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I was searching for a way to check whether I've reached the end of a file for my binary reader and one suggestion was to use PeekChar as such

while (inFile.PeekChar() > 0)
{
    ...
}

However, it looks like I've run into an issue

Unhandled Exception: System.ArgumentException: The output char buffer is too sma
ll to contain the decoded characters, encoding 'Unicode (UTF-8)' fallback 'Syste
m.Text.DecoderReplacementFallback'.
Parameter name: chars
   at System.Text.Encoding.ThrowCharsOverflow()
   at System.Text.Encoding.ThrowCharsOverflow(DecoderNLS decoder, Boolean nothin
gDecoded)
   at System.Text.UTF8Encoding.GetChars(Byte* bytes, Int32 byteCount, Char* char
s, Int32 charCount, DecoderNLS baseDecoder)
   at System.Text.DecoderNLS.GetChars(Byte* bytes, Int32 byteCount, Char* chars,
 Int32 charCount, Boolean flush)
   at System.Text.DecoderNLS.GetChars(Byte[] bytes, Int32 byteIndex, Int32 byteC
ount, Char[] chars, Int32 charIndex, Boolean flush)
   at System.Text.DecoderNLS.GetChars(Byte[] bytes, Int32 byteIndex, Int32 byteC
ount, Char[] chars, Int32 charIndex)
   at System.IO.BinaryReader.InternalReadOneChar()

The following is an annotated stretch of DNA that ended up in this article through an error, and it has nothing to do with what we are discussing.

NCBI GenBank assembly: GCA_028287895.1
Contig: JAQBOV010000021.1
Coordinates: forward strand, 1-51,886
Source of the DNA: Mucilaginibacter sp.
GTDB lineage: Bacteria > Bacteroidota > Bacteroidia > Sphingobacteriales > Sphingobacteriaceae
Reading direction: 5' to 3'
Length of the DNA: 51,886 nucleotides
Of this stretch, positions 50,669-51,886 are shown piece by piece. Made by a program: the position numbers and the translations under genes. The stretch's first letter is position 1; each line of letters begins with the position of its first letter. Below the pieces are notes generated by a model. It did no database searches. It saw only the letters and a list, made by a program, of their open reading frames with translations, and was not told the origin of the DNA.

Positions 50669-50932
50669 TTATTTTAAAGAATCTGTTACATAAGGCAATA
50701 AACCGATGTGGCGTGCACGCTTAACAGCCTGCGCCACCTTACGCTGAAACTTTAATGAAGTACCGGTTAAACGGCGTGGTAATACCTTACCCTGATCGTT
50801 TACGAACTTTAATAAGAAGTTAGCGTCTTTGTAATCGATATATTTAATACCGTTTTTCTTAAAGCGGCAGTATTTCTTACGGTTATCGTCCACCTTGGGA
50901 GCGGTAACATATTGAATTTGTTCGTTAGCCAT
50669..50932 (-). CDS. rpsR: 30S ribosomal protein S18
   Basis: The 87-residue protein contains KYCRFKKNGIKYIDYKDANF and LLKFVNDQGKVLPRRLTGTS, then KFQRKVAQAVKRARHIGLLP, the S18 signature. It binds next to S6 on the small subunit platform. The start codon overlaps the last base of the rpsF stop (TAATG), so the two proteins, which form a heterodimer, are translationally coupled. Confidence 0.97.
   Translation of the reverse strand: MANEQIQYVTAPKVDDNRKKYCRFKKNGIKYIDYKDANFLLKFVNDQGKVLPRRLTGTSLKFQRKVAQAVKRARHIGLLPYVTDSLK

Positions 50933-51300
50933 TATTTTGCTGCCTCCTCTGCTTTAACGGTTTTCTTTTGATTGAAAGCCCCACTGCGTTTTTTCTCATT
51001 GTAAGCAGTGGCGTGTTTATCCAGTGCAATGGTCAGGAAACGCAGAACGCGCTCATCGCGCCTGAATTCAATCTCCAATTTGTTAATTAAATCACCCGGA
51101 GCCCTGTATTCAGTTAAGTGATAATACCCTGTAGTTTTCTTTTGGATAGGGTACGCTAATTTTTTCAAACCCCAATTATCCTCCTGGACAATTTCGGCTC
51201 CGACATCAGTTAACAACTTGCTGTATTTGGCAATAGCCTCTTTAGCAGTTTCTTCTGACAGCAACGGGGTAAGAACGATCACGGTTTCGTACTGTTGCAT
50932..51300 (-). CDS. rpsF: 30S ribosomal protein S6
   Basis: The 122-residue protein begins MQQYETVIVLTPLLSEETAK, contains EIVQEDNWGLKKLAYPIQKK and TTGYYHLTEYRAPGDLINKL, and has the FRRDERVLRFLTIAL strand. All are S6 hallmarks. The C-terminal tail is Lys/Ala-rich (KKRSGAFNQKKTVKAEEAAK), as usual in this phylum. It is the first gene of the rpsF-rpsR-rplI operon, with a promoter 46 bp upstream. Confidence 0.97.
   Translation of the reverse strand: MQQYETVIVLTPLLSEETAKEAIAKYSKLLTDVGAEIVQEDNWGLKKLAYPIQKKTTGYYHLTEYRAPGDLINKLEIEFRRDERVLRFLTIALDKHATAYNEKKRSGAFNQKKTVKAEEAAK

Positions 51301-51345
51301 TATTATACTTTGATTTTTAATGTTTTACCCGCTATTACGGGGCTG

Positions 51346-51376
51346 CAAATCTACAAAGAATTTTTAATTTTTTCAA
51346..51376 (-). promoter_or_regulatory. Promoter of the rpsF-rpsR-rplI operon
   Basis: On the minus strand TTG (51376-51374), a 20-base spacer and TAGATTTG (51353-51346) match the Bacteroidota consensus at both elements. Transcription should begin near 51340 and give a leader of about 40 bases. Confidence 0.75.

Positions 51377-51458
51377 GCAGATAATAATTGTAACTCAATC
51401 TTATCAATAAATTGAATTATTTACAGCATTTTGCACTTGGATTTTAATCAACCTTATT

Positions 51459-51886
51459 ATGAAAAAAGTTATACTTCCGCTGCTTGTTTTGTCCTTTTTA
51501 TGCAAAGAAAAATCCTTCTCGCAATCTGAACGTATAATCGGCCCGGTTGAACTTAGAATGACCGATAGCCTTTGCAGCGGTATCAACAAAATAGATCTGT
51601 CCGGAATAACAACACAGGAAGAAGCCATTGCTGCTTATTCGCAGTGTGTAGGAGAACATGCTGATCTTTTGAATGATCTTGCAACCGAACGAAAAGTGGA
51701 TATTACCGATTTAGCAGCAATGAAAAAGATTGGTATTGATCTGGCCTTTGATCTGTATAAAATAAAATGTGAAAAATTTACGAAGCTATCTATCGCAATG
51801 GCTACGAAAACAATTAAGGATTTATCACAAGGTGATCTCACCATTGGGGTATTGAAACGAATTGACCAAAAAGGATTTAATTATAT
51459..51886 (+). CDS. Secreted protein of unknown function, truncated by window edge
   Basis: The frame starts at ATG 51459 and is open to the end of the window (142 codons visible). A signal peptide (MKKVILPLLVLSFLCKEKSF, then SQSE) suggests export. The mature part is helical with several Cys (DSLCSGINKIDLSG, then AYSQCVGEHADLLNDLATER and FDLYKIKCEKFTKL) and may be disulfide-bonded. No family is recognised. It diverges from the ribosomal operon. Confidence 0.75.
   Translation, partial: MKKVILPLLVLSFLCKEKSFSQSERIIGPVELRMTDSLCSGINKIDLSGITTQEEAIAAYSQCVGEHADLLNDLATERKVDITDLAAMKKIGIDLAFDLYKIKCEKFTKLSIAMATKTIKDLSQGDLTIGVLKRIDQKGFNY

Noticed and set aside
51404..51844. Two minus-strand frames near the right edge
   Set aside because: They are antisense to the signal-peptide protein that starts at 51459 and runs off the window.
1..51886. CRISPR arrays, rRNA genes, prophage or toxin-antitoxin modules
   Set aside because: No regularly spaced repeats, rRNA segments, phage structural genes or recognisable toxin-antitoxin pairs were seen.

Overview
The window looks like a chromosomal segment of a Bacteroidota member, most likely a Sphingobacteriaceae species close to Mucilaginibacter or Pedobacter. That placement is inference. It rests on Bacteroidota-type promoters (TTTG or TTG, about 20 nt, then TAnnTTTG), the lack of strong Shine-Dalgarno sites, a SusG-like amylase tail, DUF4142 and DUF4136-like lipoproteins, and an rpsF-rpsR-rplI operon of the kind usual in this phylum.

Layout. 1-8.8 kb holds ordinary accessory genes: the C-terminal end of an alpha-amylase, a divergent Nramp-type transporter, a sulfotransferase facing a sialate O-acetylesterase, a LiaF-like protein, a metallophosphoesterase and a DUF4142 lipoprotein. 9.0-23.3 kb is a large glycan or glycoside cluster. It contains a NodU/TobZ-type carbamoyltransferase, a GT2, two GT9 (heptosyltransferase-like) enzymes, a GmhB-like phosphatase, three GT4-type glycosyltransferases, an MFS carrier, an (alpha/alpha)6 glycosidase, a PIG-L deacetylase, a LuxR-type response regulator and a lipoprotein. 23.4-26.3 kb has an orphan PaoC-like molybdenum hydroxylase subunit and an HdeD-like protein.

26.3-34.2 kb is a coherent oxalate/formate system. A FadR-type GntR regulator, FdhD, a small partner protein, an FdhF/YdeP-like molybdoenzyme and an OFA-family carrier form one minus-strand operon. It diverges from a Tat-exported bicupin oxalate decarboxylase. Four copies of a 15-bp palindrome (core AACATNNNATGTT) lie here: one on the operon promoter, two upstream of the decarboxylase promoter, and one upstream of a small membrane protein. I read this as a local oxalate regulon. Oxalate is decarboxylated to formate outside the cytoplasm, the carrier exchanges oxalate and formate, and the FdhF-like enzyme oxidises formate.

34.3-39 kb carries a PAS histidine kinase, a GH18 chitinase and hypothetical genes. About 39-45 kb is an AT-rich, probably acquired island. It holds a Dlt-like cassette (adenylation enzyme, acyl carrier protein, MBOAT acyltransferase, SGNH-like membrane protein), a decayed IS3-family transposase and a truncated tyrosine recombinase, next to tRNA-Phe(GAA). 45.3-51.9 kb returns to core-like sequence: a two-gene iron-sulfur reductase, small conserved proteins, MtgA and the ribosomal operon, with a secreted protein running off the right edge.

at System.IO.BinaryReader.PeekChar()

So maybe PeekChar isn't the best way to do it, and I don't think it should even be used that way because I'm checking the current position of my reader and not really what the next character is supposed to be.

share|improve this question
    
Use StreamReader (char stream) to read the Text file. I'd suggest BinaryReader.ReadBytes(nBytes_to_be_read) if you want to read a file. –  AVD Jun 8 '12 at 3:59
    
Depending on your specific code and whether the file access is shared, you may also be able to cache the stream's .Length property to a local variable, which will optimize and improve the performance even more. –  deegee Jul 11 '13 at 18:45

2 Answers 2

Should be:

while(inFile.PeekChar() != -1) {
    ...
}

edit: The reason it's throwing an exception is due to the encoding, your filestream is returning more than a single byte.

share|improve this answer
    
It is the PeekChar call that is raising an exception. –  MxyL Jun 8 '12 at 3:58
    
Oh. That's interesting, I thought peekchar returns a single byte, but I guess a char isn't necessarily one byte in size? –  MxyL Jun 8 '12 at 4:05
    
Ya, UTF8 chars are variable width –  Tom Studee Jun 8 '12 at 4:07
up vote 18 down vote accepted

This is a more accurate way to check for EOF when working with binary data. It avoids all of the encoding issues that come with the PeekChar approach and does exactly what I want: to check whether the position of the reader is at the end of the file.

while (inFile.BaseStream.Position != inFile.BaseStream.Length)
{
   ...
}
share|improve this answer
    
Note that Position and Length are properties, not methods, of the Stream class. Unless you've defined extension methods with those same names, the method call syntax won't compile. –  BACON Aug 6 '13 at 15:20
    
Thanks, I'm not sure why I wrote them as methods before. –  MxyL Aug 6 '13 at 15:21

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